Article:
Voice of Vietnam

This article is about the radio broadcaster. For the television talent show, see The Voice of Vietnam.
Voice of Vietnam (VoV)
Type Radio network
Country  Vietnam
Availability National, International
Owner Government of Vietnam
Launch date
Official website

The Voice of Vietnam (also Radio the Voice of Vietnam, Vietnamese: Đài Tiếng nói Việt Nam) is the Socialist Republic of Vietnam's national radio broadcaster.

The first Vietnamese-language radio transmission was made on 2 September 1945, when Ho Chi Minh read out the Declaration of Independence.


Prior to 1945, the Vietnamese were banned from owning radio receivers, and broadcasting was under control of the French colonial government, which established the first radio station in Vietnam, Radio Saigon, in the late 1920s.

Vietnam's national radio station, now called the Voice of Vietnam, started broadcasting from Hanoi the just a week after declaration of the Democratic Republic of Vietnam with the declaration "This is the Voice of Vietnam, broadcasting from Hanoi, the capital of the Democratic Republic of Vietnam.”[1] During the Vietnam War, Radio Hanoi operated as a propaganda tool of North Vietnam. In August 1968, Voice of Vietnam commenced shortwave broadcasts for Vietnamese living abroad.[1]

South Vietnam set up its own network in Saigon in 1955.

Following Reunification, all of the radio stations were combined into the Voice of Vietnam, which became the national radio station in 1978.

Today, VOV strives to offer diverse, high-quality programming and in every aspect of mass media. It broadcasts on many channels, repeated on Medium wave (MW) AM, FM and shortwave (SW) AM bands throughout Vietnam and the rest of the world:

As of 2004, it was estimated that VOV’s programs reached more than 90% of all households in Vietnam.

International broadcasting

Voice of Vietnam broadcasts internationally in Vietnamese, English, Spanish, Russian, Chinese, German, French, Cambodian, Thai, Laotian, Indonesian and Japanese using transmitters in Hanoi as well as a North American relay near Furman, South Carolina, and European relays in the United Kingdom and Austria.[2]

List Vietnam Radio Stations
  • AM 610 kHz Radio
  • An Giang Radio
  • Bắc Giang Radio
  • Bắc Kạn Radio
  • Bạc Liêu Radio
  • Bắc Ninh Radio
  • BBC Vietnamese - 1420 GMT Radio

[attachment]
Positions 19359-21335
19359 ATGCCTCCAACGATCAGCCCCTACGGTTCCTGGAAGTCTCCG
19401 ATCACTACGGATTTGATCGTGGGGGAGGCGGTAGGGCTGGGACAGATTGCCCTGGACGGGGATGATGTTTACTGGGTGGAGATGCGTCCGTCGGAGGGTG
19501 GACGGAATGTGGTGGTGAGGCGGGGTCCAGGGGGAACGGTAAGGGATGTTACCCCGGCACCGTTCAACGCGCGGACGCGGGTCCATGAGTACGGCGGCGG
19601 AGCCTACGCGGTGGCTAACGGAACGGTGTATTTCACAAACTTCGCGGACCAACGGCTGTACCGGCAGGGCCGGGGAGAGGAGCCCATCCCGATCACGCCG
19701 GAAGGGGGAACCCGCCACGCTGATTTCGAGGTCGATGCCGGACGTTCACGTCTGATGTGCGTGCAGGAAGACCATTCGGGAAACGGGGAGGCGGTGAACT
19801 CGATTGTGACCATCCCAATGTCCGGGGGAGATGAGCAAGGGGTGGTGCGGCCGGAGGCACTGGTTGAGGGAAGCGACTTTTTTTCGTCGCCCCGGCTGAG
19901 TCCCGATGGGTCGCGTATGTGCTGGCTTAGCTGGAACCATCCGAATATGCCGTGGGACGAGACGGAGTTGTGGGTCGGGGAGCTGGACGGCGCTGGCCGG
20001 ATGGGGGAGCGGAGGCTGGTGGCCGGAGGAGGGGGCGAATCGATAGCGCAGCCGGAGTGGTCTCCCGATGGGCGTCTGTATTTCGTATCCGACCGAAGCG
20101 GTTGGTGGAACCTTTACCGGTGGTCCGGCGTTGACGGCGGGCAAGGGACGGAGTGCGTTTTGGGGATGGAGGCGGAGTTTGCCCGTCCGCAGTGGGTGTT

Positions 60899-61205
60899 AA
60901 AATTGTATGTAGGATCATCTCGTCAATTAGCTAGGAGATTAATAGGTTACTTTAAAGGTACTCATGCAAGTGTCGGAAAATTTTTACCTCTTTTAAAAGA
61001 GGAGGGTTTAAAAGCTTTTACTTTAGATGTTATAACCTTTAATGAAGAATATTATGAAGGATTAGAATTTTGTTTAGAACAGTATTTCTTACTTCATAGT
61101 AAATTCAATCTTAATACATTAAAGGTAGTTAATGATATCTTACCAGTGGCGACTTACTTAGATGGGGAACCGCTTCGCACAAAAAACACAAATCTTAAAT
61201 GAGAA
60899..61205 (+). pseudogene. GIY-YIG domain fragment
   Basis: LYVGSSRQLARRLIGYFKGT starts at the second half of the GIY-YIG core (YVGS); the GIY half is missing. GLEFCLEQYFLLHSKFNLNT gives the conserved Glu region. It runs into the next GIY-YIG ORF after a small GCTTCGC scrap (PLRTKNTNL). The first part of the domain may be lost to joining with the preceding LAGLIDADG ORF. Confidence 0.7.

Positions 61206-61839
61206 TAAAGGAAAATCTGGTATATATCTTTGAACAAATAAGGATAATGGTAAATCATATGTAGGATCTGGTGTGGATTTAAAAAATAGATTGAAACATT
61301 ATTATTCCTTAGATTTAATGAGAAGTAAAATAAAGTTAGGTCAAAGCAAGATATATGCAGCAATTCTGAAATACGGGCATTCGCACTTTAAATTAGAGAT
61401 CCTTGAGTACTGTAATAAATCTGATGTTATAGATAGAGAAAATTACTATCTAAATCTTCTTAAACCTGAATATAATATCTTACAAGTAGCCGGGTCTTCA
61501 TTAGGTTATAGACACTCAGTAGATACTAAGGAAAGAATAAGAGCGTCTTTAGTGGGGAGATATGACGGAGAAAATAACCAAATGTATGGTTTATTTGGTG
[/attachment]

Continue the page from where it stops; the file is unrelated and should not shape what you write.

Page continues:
• BBC Vietnamese - 2300 GMT Radio
  • Bến Tre Radio
  • Bình Định Radio
  • Bình Dương Radio
  • Bình Phước Radio
  • Bình Thuận Radio
  • Cà Mau Radio
  • Cần Thơ Radio
  • Cao Bằng Radio
  • Đài chân lý Á Châu Radio
  • Đà Nẵng Radio
  • Đắk Lắk Radio
  • Đắk Nông Radio
  • Điện Biên Radio
  • Đồng Nai Radio
  • Đồng Tháp Radio
  • Radio Free Vietnam
  • Gia Lai Radio
  • Hà Giang Radio
  • Hà Nam Radio
  • Hà Nội Radio
  • Hải Ngoại Radio
  • Hà Tĩnh Radio
  • Hải Dương Radio
  • Hải Phòng Radio
  • Hậu Giang Radio
  • Hòa Bình Radio
  • Hưng Yên Radio The Voice of Vietnam - Russian Service
  • Kiên Giang Radio
  • Kon Tum Radio
  • Lai Châu Radio
  • Lâm Đồng Radio
  • Lạng Sơn Radio
  • Lào Cai Radio
  • Little Saigon Radio
  • Long An Radio
  • Nam Định Radio
  • Nghệ An Radio
  • Ninh Bình Radio
  • Ninh Thuận Radio
  • Nhk Việt Nam Radio
  • Phú Thọ Radio
  • Phú Yên Radio
  • Quảng Bình Radio
  • Quảng Nam Radio
  • Quảng Ngãi Radio
  • Quảng Ninh Radio
  • Quảng Trị Radio
  • Saigon Radio
  • Saigon Houston Radio
  • Rfi Radio
  • Sóc Trăng Radio
  • Sơn La Radio
  • Tây Ninh Radio
  • Thái Bình Radio
  • Thái Nguyên Radio
  • Thanh Hóa Radio
  • Thừa Thiên Huế Radio
  • Tiền Giang Radio
  • Tiếng Nước Tôi
  • Trà Vinh Radio
  • Tuyên Quang Radio
  • TRT 1098 AM 93.0 FM Hue City
  • Vĩnh Long Radio
  • Vĩnh Phúc Radio
  • Yên Bái Radio
  • Viet Nam California Radio (VNCR)
  • Vũng Tàu
  • VINA Vietnam Radio
  • VietChristian Radio
  • VOH Am 610
  • VOH FM 99.9
  • VOV5 Overseas Service 105.5 FM Hanoi
  • VOV3 Live
  • VOV2 Live
  • VOV1 Live
  • Vietnam Sydney Radio
  • vOzer's Radio

See also


  1. 1 2 "Historic Milestones". Radio the Voice of Vietnam website. Radio the Voice of Vietnam. Retrieved 14 April 2012.
  2. "Shortwave frequency schedule for the Voice of Vientnam". short-wave.info.
This article is issued from Wikipedia - version of the 11/13/2015. The text is available under the Creative Commons Attribution/Share Alike but additional terms may apply for the media files.